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  MG Manual Reference
Ch. 10, pp. 114 - 116

[Selected Crops: intro | asparagus | beans | broccoli | brussels sprouts | cabbage | cauliflower | sweet corn | cucumbers | eggplant | lettuce | melons | onions | peppers | potatoes | squash | tomatoes | herbs | herb use ]


Light: Sunny.
Soil: Well-drained with moderate organic matter.
Fertility: Medium-rich
pH: 4.8 to 6.5
Temp: Cool (55 to 65° F).
Moisture: Uniform moisture, especially while tubers are developing.
Planting: Plant 1 - 1/2 to 2-ounce seed pieces with at least one good eye in early spring.
Spacing: 10 to 12 inches by 24 to 36 inches.
Fertilizer Needs: Medium-heavy feeder. Add high phosphorus fertilizer before planting, using 1 tablespoon 10-20-0 per 10-foot row. Sidedress about 6 weeks after planting when tubers begin farming, using 5 tablespoons 33-0-0 per 10-foot row.

Both white-skinned and red-skinned potatoes can be grown as an early crop for new potatoes and as a late crop for storage. Choose an early maturing variety and a medium- to-late maturing variety. Plant potatoes early from January 15 to April 20 depending on your location. Hard frosts and freezes may set back growth. Potatoes prefer cool springs and moisture throughout the growing season. Avoid a garden site in a turned-under lawn as grub worms may damage developing tubers unless soil insecticides are used.
A soil pH of 6.0 to 6.5 is most desirable; however, scab disease will be less when the pH is between 5.0 to 5.2. In addition to the base application of fertilizer, add about one-fourth pound of 10-20-10 for each 75 foot row. Work this into the furrow and mix with the soil before planting.
Purchase certified seed stock that has been inspected for diseases that lower yields. Saving your own seed potatoes is generally not worthwhile because viruses and diseases often show up the next year. Seed potatoes should be firm and unsprouted. Wilted and sprouted potatoes usually have lost vigor from being too warm in storage. Seed pieces for planting should be cut to about 1 - 1/2 to 2 ounces or into 1 - 1/2 inch cubes. Potatoes about six ounces in size will cut into four pieces nicely. Each seed piece should have at least one good bud or eye. Plant potatoes in furrows cut-side down, three to five inches deep. Later crops should be planted five to six inches deep.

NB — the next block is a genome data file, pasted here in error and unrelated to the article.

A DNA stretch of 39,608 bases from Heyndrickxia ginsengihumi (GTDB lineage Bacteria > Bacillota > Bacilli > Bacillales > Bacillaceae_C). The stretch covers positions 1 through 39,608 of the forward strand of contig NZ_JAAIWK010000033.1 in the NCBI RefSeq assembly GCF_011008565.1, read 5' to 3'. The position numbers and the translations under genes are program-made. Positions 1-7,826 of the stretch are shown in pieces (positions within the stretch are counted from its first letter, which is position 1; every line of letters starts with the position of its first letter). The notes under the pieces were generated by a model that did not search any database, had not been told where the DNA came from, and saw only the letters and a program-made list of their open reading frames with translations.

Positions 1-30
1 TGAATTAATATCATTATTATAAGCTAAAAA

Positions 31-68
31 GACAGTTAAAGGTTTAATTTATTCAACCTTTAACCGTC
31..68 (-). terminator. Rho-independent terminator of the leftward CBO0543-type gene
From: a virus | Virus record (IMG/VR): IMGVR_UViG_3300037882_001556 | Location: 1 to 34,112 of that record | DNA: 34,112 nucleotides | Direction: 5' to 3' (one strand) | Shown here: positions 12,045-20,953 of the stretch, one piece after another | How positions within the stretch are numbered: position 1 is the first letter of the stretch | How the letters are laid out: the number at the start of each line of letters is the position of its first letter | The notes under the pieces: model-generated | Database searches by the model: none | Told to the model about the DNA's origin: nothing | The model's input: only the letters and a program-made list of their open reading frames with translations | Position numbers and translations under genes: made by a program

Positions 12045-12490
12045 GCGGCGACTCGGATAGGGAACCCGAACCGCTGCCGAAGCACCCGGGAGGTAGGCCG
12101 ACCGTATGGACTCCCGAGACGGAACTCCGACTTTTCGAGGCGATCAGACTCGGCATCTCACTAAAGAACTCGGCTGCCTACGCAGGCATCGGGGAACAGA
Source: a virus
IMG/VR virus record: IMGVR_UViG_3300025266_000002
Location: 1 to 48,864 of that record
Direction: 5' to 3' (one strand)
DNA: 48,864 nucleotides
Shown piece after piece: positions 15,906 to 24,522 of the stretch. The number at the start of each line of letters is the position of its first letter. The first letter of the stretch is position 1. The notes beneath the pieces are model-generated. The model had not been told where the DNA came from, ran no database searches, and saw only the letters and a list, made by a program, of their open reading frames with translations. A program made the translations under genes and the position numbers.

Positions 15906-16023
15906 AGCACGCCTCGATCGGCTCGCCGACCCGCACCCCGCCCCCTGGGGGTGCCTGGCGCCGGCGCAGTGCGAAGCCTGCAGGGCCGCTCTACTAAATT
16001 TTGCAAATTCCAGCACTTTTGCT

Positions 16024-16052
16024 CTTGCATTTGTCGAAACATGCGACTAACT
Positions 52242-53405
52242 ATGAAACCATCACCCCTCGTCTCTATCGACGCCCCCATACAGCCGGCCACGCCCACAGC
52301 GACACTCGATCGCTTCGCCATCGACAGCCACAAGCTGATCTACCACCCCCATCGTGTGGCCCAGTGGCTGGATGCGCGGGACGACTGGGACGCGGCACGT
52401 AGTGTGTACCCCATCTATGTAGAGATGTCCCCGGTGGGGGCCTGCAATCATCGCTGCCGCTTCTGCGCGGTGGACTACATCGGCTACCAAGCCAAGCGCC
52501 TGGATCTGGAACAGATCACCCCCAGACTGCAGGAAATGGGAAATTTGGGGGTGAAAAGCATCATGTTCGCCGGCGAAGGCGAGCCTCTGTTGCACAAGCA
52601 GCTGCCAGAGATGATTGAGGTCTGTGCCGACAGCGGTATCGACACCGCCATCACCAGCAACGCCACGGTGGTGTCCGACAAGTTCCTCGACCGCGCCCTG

Pull a ridge of soil over each row when planting. Drag a board or hoe across the ridges just before the sprouts break through to eliminate weeds. Later cultivation should be shallow and far enough from the rows to make certain that no roots are damaged.
When the tops have grown too large to allow cultivation, a finishing cultivation, sometimes called laying-by or hilling up is given. Laying-by throws soil over the potatoes to prevent exposure of the potatoes to sun which can cause greening or scalding. Green portions on potatoes taste bitter and contain an alkaloid. Cut off and discard green areas before using.
The release of the new true seed potatoes is an interesting development. The major advantage of growing potatoes from seed is the decreased chance of disease. For the home garden, growing from seed pieces is generally less time consuming and will give better yields. With time, true seed potatoes may be bred for higher yields; but at present, good quality stock potatoes yield the best crop.
Diseases: Early blight, scab, blackleg, soft rot, rhizoctonia, ring rot, tuber rots, virus complex, fusarium, verticillium, bacterial wilts.
Insects: Colorado potato beetles, flea beetles, leafhoppers, white grub, cutworm, psyllids, aphids.
Cultural: Green skin from sun exposure; hollow heart from alternating wet and dry conditions.
Days to Maturity: 100 to 120 days.
Harvest: Dig early potatoes when tubers are large enough to eat. Harvest potatoes for storage 2 weeks after the vines die down or just after the first light frost nips the vines, before heavy freezing. Avoid skinning tubers when digging and avoid long exposure to light..
Approximate yields: 6 to 15 pounds per 10-foot row.
Amount to Raise: 75 to 100 pounds per person (about 15 pounds of seed potatoes).
Storage: Medium-cool (40 to 50° F), moist (90% relative humidity) conditions for 6 to 8 months. Sprouting is a problem at higher temperatures.
Preservation: Medium-cool, moist conditions.

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